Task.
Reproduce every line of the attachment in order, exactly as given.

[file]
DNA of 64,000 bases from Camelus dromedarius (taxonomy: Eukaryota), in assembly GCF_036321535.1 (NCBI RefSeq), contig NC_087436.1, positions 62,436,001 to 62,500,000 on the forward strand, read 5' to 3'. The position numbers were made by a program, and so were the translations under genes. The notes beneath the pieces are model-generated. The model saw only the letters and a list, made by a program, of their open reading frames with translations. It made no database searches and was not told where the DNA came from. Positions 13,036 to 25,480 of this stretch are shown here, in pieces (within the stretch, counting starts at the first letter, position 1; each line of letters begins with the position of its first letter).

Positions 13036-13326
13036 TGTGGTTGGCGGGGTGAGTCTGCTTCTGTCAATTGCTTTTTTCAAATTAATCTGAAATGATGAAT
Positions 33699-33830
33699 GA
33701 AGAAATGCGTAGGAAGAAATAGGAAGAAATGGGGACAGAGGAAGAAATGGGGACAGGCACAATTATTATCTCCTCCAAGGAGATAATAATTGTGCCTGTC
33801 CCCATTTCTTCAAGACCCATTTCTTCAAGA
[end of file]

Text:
DNA of 64,000 bases from Camelus dromedarius (taxonomy: Eukaryota), in assembly GCF_036321535.1 (NCBI RefSeq), contig NC_087436.1, positions 62,436,001 to 62,500,000 on the forward strand, read 5' to 3'. The position numbers were made by a program, and so were the translations under genes. The notes beneath the pieces are model-generated. The model saw only the letters and a list, made by a program, of their open reading frames with translations. It made no database searches and was not told where the DNA came from. Positions 13,036 to 25,480 of this stretch are shown here, in pieces (within the stretch, counting starts at the first letter, position 1; each line of letters begins with the position of its first letter).

Positions 13036-13326
13036 TGTGGTTGGCGGGGTGAGTCTGCTTCTGTCAATTGCTTTTTTCAAATTAATCTGAAATGATGAAT
Positions 33699-33830
33699 GA
33701 AGAAATGCGTAGGAAGAAATAGGAAGAAATGGGGACAGAGGAAGAAATGGGGACAGGCACAATTATTATCTCCTCCAAGGAGATAATAATTGTGCCTGTC
33801 CCCATTTCTTCAAGACCCATTTCTTCAAGA